Sea Stories

Why seamen have good reason to believe in ghosts

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FIRST HAND ACCOUNT: As a serving British seaman in the Merchant Marine, neither I nor my shipmates were flippant of ghosts on ships and ghostly vessels or strange supernatural happenings.

We never had a problem coming to terms with maritime apparitions or the paranormal.  This may be due to the appearance of ghosts occasionally occurring. I cannot recall a single seaman not having at least one believable ghostly tale to tell.

MV Grecian

After signing on as a Senior Ordinary Seaman (SOS) on the MV Grecian which was at the time moored at a Liverpool quay, I recall a night time passage approaching Gibraltar from the Middle East and North African ports. Entering the tool room situated far below the waterline a ship’s Third engineers and a donkeyman chanced upon a young Arab sitting cross-legged on an oil drum. Presuming the youngster to be a stowaway, the donkeyman called out to the refugee, who ignored his shouts.

Pausing, he then stared long and hard at the Arab teen whose returning gaze was blank. At this point, the engine room rating realised that the fugitive was not looking at him but through him with unseeing expressionless eyes. Horrified, the donkeyman engineer realised that the figure on the drum was an apparition, the teen was not of this world and was unaware of his presence.

At this point, he backed out through the tool room’s door. Then, without taking his eyes from the still open door he called out to the Third Engineer who came at a run. Both men cautiously approached the tool room and peered inside but there was no sign of the ghost.

Michael Walsh (left) with his comrades.

Horrified, both men fled to the upper deck.  I can testify to their extreme shock. Only when the ship reached the Port of London did the ship’s captain reveal that the same spectre in the tool room was evident during earlier voyages. It was that of a youngster who, on stowing away in Tripoli was fatally sealed in a hold. For days until death claimed him as its own the stowaway had ripped away his fingernails and fingertips in a vain attempt to loosen the rusted screws of each hold’s ventilators and call for help.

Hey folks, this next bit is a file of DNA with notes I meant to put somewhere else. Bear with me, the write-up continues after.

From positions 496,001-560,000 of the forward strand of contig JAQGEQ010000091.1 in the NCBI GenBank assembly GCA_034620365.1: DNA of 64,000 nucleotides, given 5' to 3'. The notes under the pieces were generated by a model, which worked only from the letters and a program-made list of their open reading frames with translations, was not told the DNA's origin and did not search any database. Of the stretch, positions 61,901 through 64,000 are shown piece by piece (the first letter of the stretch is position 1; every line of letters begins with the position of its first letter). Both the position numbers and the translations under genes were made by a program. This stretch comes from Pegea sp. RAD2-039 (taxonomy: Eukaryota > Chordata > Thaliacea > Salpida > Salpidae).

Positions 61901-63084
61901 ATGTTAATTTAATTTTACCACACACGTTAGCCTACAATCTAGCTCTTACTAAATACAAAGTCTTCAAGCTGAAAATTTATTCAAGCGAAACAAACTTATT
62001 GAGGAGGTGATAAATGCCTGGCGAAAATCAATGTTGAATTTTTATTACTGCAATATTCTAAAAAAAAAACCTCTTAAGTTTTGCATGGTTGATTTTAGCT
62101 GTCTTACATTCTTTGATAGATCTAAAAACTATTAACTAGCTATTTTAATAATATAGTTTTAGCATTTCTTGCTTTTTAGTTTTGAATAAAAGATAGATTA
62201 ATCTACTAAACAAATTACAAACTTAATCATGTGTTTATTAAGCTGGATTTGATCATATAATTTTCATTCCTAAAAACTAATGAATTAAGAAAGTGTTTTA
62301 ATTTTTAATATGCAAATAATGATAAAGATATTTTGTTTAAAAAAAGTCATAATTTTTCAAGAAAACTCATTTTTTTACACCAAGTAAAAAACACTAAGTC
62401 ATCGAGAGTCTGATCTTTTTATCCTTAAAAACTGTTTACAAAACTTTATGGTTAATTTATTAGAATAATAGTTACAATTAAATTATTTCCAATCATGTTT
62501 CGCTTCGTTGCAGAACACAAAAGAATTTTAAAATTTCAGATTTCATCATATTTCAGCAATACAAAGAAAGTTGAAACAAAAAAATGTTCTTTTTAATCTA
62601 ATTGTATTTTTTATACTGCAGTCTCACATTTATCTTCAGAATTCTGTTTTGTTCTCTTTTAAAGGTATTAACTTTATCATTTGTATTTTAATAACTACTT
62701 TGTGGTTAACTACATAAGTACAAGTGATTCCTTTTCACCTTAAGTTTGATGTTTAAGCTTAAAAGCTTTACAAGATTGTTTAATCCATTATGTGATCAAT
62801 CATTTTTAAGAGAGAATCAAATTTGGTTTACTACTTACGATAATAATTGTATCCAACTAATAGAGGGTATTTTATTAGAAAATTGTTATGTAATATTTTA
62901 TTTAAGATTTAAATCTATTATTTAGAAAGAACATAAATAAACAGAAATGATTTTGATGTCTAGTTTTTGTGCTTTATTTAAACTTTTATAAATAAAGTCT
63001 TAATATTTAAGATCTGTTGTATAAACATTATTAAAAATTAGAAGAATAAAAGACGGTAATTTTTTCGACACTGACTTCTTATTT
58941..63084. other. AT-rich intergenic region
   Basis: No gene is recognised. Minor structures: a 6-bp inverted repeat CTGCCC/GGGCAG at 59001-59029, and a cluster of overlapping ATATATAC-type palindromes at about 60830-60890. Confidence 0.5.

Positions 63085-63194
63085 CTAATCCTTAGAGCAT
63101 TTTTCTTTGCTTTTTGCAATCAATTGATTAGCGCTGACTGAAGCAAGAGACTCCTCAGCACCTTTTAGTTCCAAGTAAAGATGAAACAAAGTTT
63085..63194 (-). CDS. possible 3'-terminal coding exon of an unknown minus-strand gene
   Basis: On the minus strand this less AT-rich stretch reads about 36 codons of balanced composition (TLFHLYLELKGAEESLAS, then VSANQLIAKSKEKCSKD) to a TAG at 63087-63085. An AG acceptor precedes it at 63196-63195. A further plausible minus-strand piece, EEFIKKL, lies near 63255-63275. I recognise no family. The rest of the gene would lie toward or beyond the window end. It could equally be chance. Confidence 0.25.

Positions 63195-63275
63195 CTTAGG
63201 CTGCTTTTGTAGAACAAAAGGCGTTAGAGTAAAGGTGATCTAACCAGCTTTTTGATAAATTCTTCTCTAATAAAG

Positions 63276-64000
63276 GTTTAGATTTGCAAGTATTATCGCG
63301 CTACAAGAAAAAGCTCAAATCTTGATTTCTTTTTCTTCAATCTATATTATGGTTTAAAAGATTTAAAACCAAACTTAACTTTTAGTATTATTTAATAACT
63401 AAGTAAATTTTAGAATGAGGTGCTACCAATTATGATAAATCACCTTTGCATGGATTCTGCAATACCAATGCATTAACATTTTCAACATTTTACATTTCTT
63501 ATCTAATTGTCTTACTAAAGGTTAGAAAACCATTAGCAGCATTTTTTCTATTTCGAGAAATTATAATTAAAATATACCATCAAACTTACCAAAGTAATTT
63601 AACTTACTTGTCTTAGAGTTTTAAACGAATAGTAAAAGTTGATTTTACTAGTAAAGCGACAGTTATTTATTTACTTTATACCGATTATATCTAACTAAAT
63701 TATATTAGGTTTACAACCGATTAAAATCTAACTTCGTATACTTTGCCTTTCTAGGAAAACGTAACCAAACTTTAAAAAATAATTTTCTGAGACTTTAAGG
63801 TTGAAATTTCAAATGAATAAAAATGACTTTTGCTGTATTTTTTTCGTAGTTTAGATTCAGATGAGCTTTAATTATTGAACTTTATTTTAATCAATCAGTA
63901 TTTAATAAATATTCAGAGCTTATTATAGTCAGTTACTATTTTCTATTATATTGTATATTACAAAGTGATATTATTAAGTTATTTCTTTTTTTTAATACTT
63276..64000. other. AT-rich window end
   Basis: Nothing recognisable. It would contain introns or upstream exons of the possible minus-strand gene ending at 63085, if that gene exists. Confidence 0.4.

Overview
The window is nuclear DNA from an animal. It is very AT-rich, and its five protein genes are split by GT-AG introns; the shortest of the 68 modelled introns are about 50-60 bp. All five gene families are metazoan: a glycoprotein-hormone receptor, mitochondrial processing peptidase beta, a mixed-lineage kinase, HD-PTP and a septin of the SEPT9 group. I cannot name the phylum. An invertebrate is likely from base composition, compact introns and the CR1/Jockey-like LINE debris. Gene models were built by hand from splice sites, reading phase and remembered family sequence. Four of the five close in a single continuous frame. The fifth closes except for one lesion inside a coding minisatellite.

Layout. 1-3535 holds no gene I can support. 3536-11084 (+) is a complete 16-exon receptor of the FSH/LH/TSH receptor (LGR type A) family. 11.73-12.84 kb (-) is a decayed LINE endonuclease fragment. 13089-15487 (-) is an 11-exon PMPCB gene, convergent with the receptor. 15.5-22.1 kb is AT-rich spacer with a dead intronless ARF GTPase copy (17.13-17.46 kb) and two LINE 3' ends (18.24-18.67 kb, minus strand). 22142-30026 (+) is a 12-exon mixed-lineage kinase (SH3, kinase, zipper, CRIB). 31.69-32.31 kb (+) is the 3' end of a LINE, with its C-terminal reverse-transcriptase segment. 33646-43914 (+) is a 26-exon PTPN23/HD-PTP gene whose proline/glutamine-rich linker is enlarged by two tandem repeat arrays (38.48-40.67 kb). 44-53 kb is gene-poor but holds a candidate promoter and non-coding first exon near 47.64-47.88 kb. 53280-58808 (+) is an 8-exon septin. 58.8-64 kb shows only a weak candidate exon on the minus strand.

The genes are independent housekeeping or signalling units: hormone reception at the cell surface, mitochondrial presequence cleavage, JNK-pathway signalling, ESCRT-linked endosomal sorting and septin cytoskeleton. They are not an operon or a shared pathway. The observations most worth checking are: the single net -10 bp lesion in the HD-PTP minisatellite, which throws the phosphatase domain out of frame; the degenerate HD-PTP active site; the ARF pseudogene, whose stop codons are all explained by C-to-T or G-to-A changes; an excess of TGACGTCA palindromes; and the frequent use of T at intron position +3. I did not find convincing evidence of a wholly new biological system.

During a ship’s voyage, a ship’s lookout on watch at the bow of the vessel will ring the fo’c’sle bell once if a ship is seen to starboard. If a vessel is spotted to the left, the watchman rings the bell twice to warn the officer on the bridge. However, if a ship sharing the same part of the ocean is spotted ahead the lookout will ring the fo’c’sle bell three times

As our vessel approached the English Channel through the stormy night the fo’c’sle bell accurately and constantly rang its warning tolls. Only at dawn was it realised the lookout was situated nowhere near the fo’c’sle bell but instead had the previous evening been posted to the monkey island situated on top of the ship’s bridge. This was the rule when the weather was too bad to risk a man’s life and limb on the fo’c’sle.

At dawn, the watch on the monkey island was ordered to go forward along the vessel’s foredeck to the fo’c’sle and tie-down securely the eccentric bell. The lookout soon afterwards returned to the bridge saying the bell had the night before been disabled.  Who then had been correctly tolling the bell’s warnings? ~ Michael Walsh Awarded  ‘Writer of the Year’ 2011

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Related books: The Leaving of Liverpool (Paperback / Ebook), Britannic Waives the Rules: Last of the White Star Liners (Paperback/Ebook), UNTOLD SAGAS OF THE SEA VOL. I (Paperback / Ebook), UNTOLD SAGAS OF THE SEA Vol II, UNTOLD SAGAS OF THE SEA VOL. III, UNTOLD SAGAS OF THE SEA VOL. IV and All I Ask is a Tall Ship by Liverpool writer Michael Walsh

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